Let's imagine we have a solar panel that is directly facing the sun. We would say that its surface is normal or perpendicular to the sun. This maximises the production because it catches as much sun as is possible.
Now, let's imagine that we tilt the panel so that it is not directly facing the sun. Now it catches less sunlight (its shadow is smaller) and so it will produce less energy. If we keep turning it, eventually it will cast no shadow (it's sideways to the sun) and receive no direct sunlight [1] and produce little.

So, as we turn the panel from directly facing the sun, to being side-on to the sun, let's imagine a scaling factor that describes the production of the panel. This factor will be decreasing as we increase the angle away form the sun form 0 degrees (facing) to 90 degrees (side on). The curve that describes this is called the cosine curve.
The cosine curve, showing how production decreases as the PV panel is tilted away from direct sunlight. Remember, that this does not consider energy production from diffuse light (in practice a panel will still produce energy if oriented away form the sun, it will just produce a lot less). Note that for low angles (less than, say, 20 degrees) there is little effect on production, but by 40 degrees it is falling sharply. That is the characteristic of the cosine function.

Looking at the amount of power exported from my house since September 2014, this pattern is clearly visible as we approach winter.
These data start on December 20 2014 (summer solstice) and the decrease in production through Autumn 2015 is clear.

My panels are oriented at about 23 degrees, which means that at the winter solstice, my panels are oriented about 40 degrees from ideal, significantly effecting production.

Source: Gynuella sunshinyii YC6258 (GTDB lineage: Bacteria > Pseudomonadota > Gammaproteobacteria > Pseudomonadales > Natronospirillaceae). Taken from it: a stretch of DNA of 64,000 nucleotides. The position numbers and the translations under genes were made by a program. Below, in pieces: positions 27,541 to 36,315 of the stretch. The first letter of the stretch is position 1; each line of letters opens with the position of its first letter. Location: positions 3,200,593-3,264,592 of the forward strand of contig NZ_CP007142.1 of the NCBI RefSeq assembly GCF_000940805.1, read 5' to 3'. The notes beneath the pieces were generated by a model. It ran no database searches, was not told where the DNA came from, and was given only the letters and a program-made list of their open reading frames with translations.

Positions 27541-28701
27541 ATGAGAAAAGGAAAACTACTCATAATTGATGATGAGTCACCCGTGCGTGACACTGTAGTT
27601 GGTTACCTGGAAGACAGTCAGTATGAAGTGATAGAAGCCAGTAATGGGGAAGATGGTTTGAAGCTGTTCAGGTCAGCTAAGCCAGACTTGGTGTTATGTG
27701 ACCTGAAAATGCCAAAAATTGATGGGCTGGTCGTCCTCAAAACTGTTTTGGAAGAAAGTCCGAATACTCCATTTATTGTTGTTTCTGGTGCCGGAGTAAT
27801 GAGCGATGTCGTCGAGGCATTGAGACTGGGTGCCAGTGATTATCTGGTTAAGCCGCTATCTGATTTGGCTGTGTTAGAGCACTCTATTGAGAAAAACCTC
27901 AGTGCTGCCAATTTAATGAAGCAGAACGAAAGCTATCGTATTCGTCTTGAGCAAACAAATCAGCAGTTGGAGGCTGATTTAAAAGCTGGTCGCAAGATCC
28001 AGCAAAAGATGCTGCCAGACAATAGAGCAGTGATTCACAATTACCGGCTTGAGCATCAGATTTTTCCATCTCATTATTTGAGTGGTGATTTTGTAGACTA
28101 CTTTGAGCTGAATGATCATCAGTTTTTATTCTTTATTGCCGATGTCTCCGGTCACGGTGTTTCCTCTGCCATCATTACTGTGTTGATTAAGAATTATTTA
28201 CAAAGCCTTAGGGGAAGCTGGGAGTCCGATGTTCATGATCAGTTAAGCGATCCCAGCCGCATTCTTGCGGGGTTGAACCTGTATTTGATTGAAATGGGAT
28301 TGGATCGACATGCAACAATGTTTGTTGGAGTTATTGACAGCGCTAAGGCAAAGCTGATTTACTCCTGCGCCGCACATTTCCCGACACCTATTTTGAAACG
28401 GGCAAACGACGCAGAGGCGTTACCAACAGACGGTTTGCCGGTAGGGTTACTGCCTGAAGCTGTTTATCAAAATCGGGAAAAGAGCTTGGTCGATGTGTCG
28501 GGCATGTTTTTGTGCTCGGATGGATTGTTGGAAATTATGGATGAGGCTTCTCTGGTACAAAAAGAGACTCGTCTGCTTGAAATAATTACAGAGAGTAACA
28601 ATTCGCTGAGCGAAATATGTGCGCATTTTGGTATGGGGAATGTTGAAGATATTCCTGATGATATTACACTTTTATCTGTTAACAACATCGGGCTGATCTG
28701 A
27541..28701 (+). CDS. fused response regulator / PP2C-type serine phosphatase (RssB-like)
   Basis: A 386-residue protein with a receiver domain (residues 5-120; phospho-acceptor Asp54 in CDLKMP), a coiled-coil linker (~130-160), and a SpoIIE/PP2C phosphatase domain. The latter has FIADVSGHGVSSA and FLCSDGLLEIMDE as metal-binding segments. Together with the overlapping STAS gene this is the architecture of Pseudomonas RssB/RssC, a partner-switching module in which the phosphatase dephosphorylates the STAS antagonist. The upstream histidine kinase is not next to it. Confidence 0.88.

Given that we have lots of available PV power in summer, I would happily sacrifice a little to gain extra winter production and I would do this by increasing the tilt of my panels. I think the optimum would be to increase their tilt to about 45 degrees, which would reduce the winter sun's angle to about 20 degrees and increase winter production (at the cost of some summer production).


Orienting PV panels to ensure optimal winter production is a strategy that will help maximise your self-consumption. This helps you get the most from your PV system during all seasons.

[1] PV panels also produce energy from diffuse light form the sky, but it is a lot less than direct sunlight. Here, we consider only the direct sunlight.


  1. Hi Angus.

    A very thoughtful discussion which not many people tend to consider. Yes, clean is a good idea, although a higher tilt on a panel helps keep them clean anyway - although it does depend on rainfall. Your mention of cosine started to make my head swim, so I glossed over that bit - you have to know your limitations. ;-)!
    The basic rule is to set the tilt for the panels at the latitude that you live. For example your panels being set at 20' from horizontal will optimise summer production, but reduce the output over winter considerably. It is all a compromise really, but around 34' should be OK for you and assist with winter power production. The summer loss will be insignificant.